And I think this is the point that Mr. Büecker and at least one other was trying to make, just who are you to mock anyone? As for myself, I really didn’t take I great deal of notice of your attempts at wit because no where did I say that either “chess played other than in gambit fashion is boring” or “that chess played normally is "soporific," I said that “soporific chess is not for me” and because I was also asking about Peter Fyfe’s gambit idea, you decided you would add 2 and 2 together and make it 5.

Markovich wrote on 06/30/12 at 01:25:02:
The most pointed and confrontational remarks, I thought, were those of the O.P..

Pointed? My original posts in both forum threads are exactly that, pointed. Precise and to the point – Please does anyone have any old games and analysis on the Fyfe Gambit – Please do not tell me it is junk – and please I do not won’t chess engine analysis. A pointed and precise request followed with specific and concrete riders. If you compare the first thread (up until with the first of Mr. Büecker’s post on 5/18/11) with the second, it is not hard to see that the first thread is clearly the more sensible where the second lapses into stupidity as early as the second post.

Markovich wrote on 06/30/12 at 01:25:02:
And he also chose not to air out any chess specifics..

Why do I need to “air out” any chess specifics, as you put it? As with both threads, I asked a simple question and while the first thread provided some reasonable leads as did the second but …..

Markovich wrote on 06/30/12 at 01:25:02:
So far, it is fair to say, NO ONE has discussed this gambit.

…you are quite right. No one has discussed the gambit directly, what certain individuals have done however is either (1) done what I have asked of them and provided me with analysis from old sources (which Mr. Büecker did in a round about fashion) or (2) made attempts at banal if not flawed humour. So rather that howl about people being confrontational as you did in a paragraph above, why did you not attempt to actually discuss the gambit rather than attempt some poor Sigmund Freud impression? You had your chance to make a sensible contribution and you chose not to do so perhaps to point out that others also have not is a bit rich.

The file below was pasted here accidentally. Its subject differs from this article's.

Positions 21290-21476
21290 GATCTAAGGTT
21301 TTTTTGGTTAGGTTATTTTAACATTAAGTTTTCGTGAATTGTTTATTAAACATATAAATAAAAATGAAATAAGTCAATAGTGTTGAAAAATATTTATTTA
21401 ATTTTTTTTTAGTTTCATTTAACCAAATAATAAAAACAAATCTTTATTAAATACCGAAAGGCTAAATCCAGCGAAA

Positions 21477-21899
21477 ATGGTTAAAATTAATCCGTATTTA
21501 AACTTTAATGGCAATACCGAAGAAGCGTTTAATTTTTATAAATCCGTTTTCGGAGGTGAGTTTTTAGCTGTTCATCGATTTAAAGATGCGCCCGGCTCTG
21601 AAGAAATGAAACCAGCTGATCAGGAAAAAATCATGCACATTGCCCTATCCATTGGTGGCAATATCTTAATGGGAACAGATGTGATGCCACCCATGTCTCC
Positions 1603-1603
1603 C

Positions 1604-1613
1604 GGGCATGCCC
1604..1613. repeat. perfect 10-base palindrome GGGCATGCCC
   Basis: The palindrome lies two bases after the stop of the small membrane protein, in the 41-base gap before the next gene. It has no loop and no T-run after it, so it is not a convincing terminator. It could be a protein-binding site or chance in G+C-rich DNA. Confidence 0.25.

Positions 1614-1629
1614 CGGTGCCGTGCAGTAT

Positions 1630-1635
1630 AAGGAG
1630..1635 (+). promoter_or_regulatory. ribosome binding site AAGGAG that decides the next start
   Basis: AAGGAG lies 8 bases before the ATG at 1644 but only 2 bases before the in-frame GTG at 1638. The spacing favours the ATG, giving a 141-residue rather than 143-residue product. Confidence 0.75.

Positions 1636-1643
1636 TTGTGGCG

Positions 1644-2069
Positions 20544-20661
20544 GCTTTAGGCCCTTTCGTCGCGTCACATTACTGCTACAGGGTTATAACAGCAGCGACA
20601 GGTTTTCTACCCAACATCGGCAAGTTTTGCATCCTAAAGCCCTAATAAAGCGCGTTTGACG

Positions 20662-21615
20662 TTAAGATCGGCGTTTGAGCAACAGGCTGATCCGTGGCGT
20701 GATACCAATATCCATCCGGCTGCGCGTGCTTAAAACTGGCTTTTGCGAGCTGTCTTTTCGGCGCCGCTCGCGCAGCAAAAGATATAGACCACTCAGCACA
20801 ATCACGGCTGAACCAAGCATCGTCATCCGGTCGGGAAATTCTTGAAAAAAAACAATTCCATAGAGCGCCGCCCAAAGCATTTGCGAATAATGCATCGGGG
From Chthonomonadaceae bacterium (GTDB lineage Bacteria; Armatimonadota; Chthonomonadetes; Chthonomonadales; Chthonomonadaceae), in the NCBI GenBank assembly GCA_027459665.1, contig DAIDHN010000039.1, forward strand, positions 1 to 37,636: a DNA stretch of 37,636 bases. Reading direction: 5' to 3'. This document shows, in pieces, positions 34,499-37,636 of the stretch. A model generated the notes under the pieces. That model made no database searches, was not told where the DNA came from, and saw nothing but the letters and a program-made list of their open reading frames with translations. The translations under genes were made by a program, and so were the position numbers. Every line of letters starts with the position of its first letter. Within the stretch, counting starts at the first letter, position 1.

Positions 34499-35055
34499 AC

Markovich wrote on 06/30/12 at 01:25:02:
So perhaps someone should bring on some variations instead of striking a noble pose in favour of good and against evil.

What good and evil is, perhaps, purely subjective, just like what ‘normal chess’ is or just what ‘soporific’ chess might be.

All I wanted was so me old analysis on the Fyfe Gambit and look what I got. I will be writing to the forum moderator to close this thread as well, these troll bites are starting to itch. An esteemed thank you to the more sensible among you  Smiley
HTH
« Last Edit: 07/02/12 at 00:23:11 by trw »  

I'm reminded again of something Short wrote recently, approximately "The biggest fallacy in chess is the quasi-religious belief in the primacy of the opening."
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trw
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Re: C25: Fyfe Gambit.
Reply #11 - 06/30/12 at 04:20:01
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Guys let stay on the topic of the thread "Fyfe Gambit" or I will lock this thread.
  
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Markovich
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Re: C25: Fyfe Gambit.
Reply #10 - 06/30/12 at 01:25:02
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God, you would think from reading all this that there was an attempt to surpress discussion in the earlier thread. There was nothing of the kind. For my part, I chose to mock the notion that chess played normally is "soporific," the OP's term. I admit that it was offtopic, but otherwise I have no apology to make.  The most pointed and confrontational remarks, I thought, were those of the O.P. And he also chose not to air out any chess specifics.